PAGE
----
Reisinger Booth & Associates, P.C., L.L.O.

The difference between a power of attorney and a living will

When you set up your estate plan to deal with future medical decisions, you have a few options. The two main ones are a living will and a power of attorney. You need to know the differences to find out which one is right for you.

If you use a power of attorney, you essentially turn your power to make medical decisions over to someone else. It's probably going to be a spouse or an heir.

Say you have a stroke and you do not regain consciousness. Doctors want to know what type of treatment you prefer, if you want to stay on life support and things of this nature. These are patient decisions, but you have no way to communicate them. Your agent, who you named in the power of attorney, gets to make the decisions for you. You trust them to do what you would have wanted.

If you use a living will, you simply list out your decisions in advance. The document itself tells the medical professionals what they need to do. If there are treatments you never want, for instance, you can make a note of them.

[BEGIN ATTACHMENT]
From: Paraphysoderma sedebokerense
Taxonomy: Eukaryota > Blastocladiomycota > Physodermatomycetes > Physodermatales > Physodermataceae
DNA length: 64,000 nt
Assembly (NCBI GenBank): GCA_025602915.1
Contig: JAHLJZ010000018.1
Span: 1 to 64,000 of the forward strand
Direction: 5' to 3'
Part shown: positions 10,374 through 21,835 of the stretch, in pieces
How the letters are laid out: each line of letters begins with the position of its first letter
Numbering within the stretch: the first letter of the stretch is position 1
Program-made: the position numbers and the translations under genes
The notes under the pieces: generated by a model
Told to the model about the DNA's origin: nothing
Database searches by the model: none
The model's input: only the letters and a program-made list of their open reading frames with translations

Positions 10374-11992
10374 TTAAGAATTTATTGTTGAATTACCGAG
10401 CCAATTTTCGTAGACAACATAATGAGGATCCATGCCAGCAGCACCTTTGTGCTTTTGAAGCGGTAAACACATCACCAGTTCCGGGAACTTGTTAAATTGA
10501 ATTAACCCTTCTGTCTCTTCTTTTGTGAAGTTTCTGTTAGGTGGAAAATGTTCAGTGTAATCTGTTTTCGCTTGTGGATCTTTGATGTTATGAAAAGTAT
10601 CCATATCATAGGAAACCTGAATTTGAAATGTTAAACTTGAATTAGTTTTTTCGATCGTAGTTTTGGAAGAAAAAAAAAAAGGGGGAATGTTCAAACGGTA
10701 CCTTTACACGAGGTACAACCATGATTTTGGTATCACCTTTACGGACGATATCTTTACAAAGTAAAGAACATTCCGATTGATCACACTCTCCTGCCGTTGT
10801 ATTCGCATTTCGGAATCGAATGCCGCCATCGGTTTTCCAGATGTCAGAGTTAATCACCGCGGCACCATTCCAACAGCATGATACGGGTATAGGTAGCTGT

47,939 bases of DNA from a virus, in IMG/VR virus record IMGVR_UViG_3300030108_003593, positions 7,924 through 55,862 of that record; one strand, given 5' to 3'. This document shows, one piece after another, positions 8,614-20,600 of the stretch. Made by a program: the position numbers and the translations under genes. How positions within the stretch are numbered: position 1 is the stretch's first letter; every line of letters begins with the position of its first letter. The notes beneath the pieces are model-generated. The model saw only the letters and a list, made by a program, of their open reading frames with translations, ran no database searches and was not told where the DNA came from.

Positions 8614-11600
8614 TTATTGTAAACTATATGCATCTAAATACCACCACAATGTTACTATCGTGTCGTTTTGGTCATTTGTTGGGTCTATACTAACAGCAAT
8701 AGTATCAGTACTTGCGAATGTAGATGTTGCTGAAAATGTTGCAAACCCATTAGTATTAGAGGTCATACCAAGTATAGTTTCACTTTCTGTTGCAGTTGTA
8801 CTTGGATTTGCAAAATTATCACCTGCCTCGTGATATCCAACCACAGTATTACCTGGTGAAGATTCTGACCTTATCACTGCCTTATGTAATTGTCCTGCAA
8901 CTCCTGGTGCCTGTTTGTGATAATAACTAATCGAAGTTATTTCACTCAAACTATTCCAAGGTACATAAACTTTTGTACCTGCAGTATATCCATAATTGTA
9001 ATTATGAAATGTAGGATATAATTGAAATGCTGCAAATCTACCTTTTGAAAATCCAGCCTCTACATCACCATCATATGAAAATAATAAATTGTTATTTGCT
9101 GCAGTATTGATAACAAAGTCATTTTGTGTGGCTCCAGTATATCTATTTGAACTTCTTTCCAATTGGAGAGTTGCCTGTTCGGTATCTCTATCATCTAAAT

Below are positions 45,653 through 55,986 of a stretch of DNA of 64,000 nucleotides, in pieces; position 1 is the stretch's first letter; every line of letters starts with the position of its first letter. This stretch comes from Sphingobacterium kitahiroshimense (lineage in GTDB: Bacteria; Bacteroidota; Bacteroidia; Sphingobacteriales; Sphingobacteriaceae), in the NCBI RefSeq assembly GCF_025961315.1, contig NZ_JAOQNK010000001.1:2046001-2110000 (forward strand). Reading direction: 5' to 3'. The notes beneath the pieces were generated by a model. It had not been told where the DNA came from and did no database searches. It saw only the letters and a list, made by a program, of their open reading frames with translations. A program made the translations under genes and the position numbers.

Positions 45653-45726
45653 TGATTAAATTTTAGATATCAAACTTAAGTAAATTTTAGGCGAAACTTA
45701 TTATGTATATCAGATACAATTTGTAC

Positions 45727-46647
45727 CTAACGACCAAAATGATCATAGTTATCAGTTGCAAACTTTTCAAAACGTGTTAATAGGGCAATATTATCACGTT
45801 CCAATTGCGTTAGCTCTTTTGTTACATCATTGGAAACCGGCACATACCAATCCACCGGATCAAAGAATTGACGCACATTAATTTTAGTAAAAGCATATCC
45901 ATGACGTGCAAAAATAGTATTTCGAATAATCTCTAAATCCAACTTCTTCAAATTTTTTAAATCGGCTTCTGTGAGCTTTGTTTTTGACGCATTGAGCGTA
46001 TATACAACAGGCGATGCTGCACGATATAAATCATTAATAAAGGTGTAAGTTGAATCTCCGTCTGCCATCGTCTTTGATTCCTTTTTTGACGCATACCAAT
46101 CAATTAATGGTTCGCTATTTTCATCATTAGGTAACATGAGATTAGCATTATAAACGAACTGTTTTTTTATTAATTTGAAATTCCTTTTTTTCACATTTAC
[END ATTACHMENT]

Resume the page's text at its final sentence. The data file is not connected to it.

Which is right for you? It all depends. If you have someone you trust enough, a power of attorney can be perfect. A living will is a bit more restricted since you may not be able to predict what your condition will be like. That said, you're better off to have a living will than to leave family members and doctors guessing.

The key is simply to look into all of your options and decide how to proceed.

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Reisinger Booth & Associates, P.C., L.L.O.

7602 Pacific Street, Suite 222
Omaha, NE 68114

Phone: 402-983-8213
Fax: 402-457-6309
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